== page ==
Some of the biggest internet companies in the world are joining forces to fight terrorist content online.
Facebook, Microsoft, Twitter and YouTube said in a joint statement they will create a shared database of flagged, terrorist content. With the use of unique digital fingerprints — otherwise known as "hashes" — they can track "violent terrorist imagery or terrorist recruitment videos or images" that violate content policies.
By having access to this combined database, the tech giants hope to identify potential terrorist content more efficiently on their respective platforms.
As they said in the statement, "We hope this collaboration will lead to greater efficiency as we continue to enforce our policies to help curb the pressing global issue of terrorist content online."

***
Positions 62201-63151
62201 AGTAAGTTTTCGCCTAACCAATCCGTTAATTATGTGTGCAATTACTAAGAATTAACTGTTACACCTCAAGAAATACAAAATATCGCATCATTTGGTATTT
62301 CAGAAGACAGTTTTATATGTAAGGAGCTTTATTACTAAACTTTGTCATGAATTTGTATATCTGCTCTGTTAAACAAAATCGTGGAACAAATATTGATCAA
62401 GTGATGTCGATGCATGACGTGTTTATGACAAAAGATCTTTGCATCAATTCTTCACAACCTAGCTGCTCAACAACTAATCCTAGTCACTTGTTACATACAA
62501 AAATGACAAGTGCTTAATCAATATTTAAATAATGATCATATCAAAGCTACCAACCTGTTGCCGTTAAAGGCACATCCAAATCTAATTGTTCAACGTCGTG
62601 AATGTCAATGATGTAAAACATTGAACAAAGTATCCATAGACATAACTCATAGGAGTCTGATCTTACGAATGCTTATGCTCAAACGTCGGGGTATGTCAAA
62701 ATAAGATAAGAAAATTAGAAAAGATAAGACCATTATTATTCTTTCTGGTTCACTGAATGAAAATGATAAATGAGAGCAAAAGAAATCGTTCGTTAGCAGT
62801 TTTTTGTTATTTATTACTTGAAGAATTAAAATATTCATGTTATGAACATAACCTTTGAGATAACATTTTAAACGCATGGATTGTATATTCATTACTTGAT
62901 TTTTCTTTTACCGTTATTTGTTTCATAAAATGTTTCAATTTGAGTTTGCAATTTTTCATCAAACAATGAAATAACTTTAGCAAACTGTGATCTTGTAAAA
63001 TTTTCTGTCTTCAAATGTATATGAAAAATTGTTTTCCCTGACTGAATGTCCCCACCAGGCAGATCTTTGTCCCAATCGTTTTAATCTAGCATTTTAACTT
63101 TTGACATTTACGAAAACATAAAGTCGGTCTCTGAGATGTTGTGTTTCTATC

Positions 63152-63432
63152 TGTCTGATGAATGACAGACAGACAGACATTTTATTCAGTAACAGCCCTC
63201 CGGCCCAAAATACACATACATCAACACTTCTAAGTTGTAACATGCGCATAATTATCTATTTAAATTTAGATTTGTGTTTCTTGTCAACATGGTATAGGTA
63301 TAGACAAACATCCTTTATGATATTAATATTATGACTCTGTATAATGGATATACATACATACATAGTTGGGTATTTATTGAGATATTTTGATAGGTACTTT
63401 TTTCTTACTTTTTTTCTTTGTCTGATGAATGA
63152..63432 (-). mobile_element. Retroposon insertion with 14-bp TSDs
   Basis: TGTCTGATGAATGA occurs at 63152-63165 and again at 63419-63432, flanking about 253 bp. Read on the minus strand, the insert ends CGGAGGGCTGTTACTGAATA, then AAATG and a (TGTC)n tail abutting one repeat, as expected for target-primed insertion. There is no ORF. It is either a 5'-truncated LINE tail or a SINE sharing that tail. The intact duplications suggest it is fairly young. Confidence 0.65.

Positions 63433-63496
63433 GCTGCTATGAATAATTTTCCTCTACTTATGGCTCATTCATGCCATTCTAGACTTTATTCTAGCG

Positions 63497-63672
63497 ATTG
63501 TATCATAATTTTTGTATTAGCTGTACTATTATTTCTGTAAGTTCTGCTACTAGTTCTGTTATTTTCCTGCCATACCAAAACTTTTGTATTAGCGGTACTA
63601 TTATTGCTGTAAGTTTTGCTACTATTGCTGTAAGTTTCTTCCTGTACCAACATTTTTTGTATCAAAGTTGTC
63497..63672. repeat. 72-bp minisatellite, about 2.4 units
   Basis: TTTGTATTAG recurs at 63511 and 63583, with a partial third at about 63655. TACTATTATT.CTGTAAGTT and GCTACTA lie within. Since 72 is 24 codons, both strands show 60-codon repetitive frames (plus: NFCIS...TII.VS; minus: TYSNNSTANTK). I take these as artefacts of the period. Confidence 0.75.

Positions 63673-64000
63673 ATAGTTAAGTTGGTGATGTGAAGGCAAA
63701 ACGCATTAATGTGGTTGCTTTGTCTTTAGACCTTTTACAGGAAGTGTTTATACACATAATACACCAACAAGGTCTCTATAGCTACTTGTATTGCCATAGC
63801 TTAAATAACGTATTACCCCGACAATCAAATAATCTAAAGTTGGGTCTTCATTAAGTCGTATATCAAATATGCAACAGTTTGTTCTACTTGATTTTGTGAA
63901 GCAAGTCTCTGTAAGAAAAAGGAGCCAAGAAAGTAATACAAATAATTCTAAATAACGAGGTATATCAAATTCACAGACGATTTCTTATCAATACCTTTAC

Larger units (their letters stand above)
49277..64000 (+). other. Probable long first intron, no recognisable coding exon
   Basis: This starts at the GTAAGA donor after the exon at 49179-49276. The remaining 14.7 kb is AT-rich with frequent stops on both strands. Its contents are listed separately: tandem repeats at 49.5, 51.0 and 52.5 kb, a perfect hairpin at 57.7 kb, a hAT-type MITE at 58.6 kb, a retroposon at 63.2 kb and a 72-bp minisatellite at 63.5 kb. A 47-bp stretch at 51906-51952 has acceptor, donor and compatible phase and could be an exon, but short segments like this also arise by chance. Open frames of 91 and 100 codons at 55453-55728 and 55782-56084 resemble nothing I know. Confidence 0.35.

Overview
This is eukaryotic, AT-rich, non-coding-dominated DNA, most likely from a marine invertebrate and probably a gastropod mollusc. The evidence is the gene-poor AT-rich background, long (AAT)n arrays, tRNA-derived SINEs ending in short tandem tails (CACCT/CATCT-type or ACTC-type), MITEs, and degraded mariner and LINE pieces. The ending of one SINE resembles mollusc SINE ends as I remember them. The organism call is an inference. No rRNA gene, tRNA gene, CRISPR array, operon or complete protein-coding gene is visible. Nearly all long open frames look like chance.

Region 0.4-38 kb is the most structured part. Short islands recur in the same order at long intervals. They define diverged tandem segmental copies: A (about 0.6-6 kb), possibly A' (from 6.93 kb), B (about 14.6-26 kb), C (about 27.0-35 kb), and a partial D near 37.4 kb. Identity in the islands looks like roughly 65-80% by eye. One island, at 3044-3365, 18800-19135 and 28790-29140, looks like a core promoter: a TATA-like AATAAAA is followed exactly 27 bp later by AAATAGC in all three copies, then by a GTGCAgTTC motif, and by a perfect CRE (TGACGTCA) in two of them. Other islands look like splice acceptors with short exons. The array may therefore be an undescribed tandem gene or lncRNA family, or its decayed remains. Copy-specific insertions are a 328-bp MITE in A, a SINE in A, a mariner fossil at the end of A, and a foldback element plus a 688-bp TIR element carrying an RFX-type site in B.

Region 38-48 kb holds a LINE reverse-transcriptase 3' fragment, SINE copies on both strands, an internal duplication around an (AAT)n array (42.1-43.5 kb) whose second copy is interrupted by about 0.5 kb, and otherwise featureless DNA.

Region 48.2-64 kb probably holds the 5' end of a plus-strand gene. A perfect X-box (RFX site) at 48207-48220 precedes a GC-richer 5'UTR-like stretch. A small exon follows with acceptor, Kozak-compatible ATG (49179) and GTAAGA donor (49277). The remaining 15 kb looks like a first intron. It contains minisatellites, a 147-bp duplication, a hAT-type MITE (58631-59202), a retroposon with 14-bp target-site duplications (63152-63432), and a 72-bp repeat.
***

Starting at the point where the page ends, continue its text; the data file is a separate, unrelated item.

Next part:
The companies say the database won't contain any personal information and that flagged content won't be automatically removed from each platform. Each company will have to review the content in question and determine if it violates its terms of service.
The program is expected to begin in early 2017.